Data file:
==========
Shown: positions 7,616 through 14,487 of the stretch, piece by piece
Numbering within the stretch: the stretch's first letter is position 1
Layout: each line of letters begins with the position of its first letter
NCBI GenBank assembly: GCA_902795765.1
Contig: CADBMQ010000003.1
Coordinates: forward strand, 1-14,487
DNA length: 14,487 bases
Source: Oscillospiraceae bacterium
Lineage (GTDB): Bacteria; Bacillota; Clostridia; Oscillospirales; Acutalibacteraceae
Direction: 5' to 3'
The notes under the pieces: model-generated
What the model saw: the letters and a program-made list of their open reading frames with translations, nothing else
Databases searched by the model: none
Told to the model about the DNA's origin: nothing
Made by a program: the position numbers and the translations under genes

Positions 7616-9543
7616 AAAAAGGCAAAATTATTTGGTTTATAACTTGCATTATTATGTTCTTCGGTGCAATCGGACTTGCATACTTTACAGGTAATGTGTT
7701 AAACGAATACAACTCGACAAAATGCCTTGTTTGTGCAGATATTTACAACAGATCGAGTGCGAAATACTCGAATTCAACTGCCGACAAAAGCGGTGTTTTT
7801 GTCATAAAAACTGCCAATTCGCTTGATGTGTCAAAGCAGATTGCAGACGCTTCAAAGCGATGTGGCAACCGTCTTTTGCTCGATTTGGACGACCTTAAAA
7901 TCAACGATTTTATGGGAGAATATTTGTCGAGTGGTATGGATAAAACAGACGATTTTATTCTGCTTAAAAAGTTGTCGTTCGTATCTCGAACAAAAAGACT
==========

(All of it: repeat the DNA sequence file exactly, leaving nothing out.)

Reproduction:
Shown: positions 7,616 through 14,487 of the stretch, piece by piece
Numbering within the stretch: the stretch's first letter is position 1
Layout: each line of letters begins with the position of its first letter
NCBI GenBank assembly: GCA_902795765.1
Contig: CADBMQ010000003.1
Coordinates: forward strand, 1-14,487
DNA length: 14,487 bases
Source: Oscillospiraceae bacterium
Lineage (GTDB): Bacteria; Bacillota; Clostridia; Oscillospirales; Acutalibacteraceae
Direction: 5' to 3'
The notes under the pieces: model-generated
What the model saw: the letters and a program-made list of their open reading frames with translations, nothing else
Databases searched by the model: none
Told to the model about the DNA's origin: nothing
Made by a program: the position numbers and the translations under genes

Positions 7616-9543
7616 AAAAAGGCAAAATTATTTGGTTTATAACTTGCATTATTATGTTCTTCGGTGCAATCGGACTTGCATACTTTACAGGTAATGTGTT
7701 AAACGAATACAACTCGACAAAATGCCTTGTTTGTGCAGATATTTACAACAGATCGAGTGCGAAATACTCGAATTCAACTGCCGACAAAAGCGGTGTTTTT
7801 GTCATAAAAACTGCCAATTCGCTTGATGTGTCAAAGCAGATTGCAGACGCTTCAAAGCGATGTGGCAACCGTCTTTTGCTCGATTTGGACGACCTTAAAA
7901 TCAACGATTTTATGGGAGAATATTTGTCGAGTGGTATGGATAAAACAGACGATTTTATTCTGCTTAAAAAGTTGTCGTTCGTATCTCGAACAAAAAGACT